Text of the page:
A neural network in a genetic algorithm develops survival behavior

I have been developing, in my leisure, an original simulation of a biology-inspired neural network (brain) evolving in a natural selection environment. Survival behavior is observed to emerge rapidly. This is not an effort to create an efficient learning system but an exploration of how learning mechanisms like backpropagation and reinforcement learning may emerge in biological brains. Below, I point out the salient features that set this neural network apart from traditional artificial neural networks. Thereafter, I discuss the behaviors I observe and various avenues that I think this research could take.

I conjecture that evolution sets policy gradients for (genetic) survival over multiple generations. These policy gradients are burned into the network topology. The network topology, in turn, directs (something like) reinforcement learning implemented on synaptic weights such that the individual brain learns to optimize reward during the course of one lifetime.

Code: github.com/souvik1982/Brain
Document: Evolving document

Bots with 30 neurons each search for and race after "food".
Shown here is their behavior between generations 1000 and 1100.

Punctuated equilibria leading to best possible 30 neuron brain for chasing food.

Each bot (blue circle) is controlled by a neural network (brain). The brain has 9 sensory neurons that take input from its field of vision, represented here as a grid in front of each bot. The brain also has 3 motor neurons that tell the bot to take a step forward, turn a degree to the left, and turn a degree to the right, respectively. The rest of the neurons in the brain (30 or so) mediate signals from the sensory to motor neurons. The connection topology of the brain is initially random. The neural network operates in time steps. Each neuron has a time-stepped model of signal integration, activation, leakage and refraction. Each synapse has a time-stepped model of Hebbian reinforcement and leakage. The initial behaviors of the bots are purely random and show no correlation between what they see and what they do. Every time a bot bumps into food (green), a daughter bot is generated with the same brain as its parent but with small random mutations in its connection topology. At the same time, the oldest bot in the group has to die. This simple evolutionary rule causes the brain topology, over a few thousand generations, to generate survival-like behavior as the bots search for and dart towards food ever more effectively.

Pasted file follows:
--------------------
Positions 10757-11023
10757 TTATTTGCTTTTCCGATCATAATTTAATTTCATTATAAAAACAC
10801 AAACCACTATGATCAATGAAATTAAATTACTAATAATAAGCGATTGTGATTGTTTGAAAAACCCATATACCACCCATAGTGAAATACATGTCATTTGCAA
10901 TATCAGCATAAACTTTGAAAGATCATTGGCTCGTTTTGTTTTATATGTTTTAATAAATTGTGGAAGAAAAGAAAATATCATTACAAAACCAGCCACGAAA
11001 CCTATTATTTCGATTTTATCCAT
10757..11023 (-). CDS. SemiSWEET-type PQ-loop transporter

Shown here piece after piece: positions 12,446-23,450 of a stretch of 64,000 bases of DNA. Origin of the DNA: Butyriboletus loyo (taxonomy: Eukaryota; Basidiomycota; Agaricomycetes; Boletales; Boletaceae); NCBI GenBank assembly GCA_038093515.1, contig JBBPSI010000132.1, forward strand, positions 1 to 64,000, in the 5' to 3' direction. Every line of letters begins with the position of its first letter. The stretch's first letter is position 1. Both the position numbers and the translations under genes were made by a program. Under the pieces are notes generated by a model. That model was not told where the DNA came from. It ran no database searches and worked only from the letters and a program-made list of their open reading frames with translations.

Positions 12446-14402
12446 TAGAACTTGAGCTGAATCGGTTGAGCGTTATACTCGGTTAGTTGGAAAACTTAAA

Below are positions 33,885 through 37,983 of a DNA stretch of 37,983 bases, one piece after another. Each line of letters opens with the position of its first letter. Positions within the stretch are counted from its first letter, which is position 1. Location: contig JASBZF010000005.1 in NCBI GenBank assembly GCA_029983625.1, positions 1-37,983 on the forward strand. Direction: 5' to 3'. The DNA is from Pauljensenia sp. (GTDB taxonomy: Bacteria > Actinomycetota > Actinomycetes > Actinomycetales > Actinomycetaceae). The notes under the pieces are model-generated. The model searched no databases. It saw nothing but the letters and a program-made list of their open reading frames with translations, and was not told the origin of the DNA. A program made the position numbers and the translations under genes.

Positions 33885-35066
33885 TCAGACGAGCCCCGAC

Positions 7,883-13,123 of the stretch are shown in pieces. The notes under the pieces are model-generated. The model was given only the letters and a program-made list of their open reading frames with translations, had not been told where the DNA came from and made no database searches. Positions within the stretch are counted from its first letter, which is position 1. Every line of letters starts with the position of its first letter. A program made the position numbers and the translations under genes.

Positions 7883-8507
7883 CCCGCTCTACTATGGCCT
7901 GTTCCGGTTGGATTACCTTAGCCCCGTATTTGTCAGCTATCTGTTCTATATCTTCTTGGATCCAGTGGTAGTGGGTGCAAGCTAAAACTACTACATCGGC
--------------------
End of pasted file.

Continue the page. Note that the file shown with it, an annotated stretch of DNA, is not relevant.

The average time it takes for a bot to get to food decreases through punctuated equilibria over several generations.

Description of the Neural Network

Interesting results and observations

Future directions